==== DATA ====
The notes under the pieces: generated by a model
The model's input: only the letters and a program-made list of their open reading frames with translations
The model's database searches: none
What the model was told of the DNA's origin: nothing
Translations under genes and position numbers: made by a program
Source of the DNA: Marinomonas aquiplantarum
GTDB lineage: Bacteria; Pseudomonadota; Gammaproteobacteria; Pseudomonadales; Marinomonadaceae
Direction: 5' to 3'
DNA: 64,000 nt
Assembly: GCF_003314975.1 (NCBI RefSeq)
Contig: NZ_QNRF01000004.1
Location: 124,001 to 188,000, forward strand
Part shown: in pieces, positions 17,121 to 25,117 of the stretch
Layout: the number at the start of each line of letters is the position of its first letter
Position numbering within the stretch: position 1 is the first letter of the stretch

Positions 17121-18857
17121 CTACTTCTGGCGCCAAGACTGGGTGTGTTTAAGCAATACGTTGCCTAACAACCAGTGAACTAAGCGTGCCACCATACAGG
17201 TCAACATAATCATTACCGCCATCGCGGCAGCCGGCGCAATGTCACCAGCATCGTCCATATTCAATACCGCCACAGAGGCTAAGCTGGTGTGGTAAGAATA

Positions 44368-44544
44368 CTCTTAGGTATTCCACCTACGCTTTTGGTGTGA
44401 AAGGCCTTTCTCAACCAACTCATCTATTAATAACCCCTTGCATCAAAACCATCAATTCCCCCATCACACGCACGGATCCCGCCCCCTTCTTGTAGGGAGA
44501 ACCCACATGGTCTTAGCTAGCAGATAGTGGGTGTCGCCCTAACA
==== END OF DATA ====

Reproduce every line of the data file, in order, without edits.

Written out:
The notes under the pieces: generated by a model
The model's input: only the letters and a program-made list of their open reading frames with translations
The model's database searches: none
What the model was told of the DNA's origin: nothing
Translations under genes and position numbers: made by a program
Source of the DNA: Marinomonas aquiplantarum
GTDB lineage: Bacteria; Pseudomonadota; Gammaproteobacteria; Pseudomonadales; Marinomonadaceae
Direction: 5' to 3'
DNA: 64,000 nt
Assembly: GCF_003314975.1 (NCBI RefSeq)
Contig: NZ_QNRF01000004.1
Location: 124,001 to 188,000, forward strand
Part shown: in pieces, positions 17,121 to 25,117 of the stretch
Layout: the number at the start of each line of letters is the position of its first letter
Position numbering within the stretch: position 1 is the first letter of the stretch

Positions 17121-18857
17121 CTACTTCTGGCGCCAAGACTGGGTGTGTTTAAGCAATACGTTGCCTAACAACCAGTGAACTAAGCGTGCCACCATACAGG
17201 TCAACATAATCATTACCGCCATCGCGGCAGCCGGCGCAATGTCACCAGCATCGTCCATATTCAATACCGCCACAGAGGCTAAGCTGGTGTGGTAAGAATA

Positions 44368-44544
44368 CTCTTAGGTATTCCACCTACGCTTTTGGTGTGA
44401 AAGGCCTTTCTCAACCAACTCATCTATTAATAACCCCTTGCATCAAAACCATCAATTCCCCCATCACACGCACGGATCCCGCCCCCTTCTTGTAGGGAGA
44501 ACCCACATGGTCTTAGCTAGCAGATAGTGGGTGTCGCCCTAACA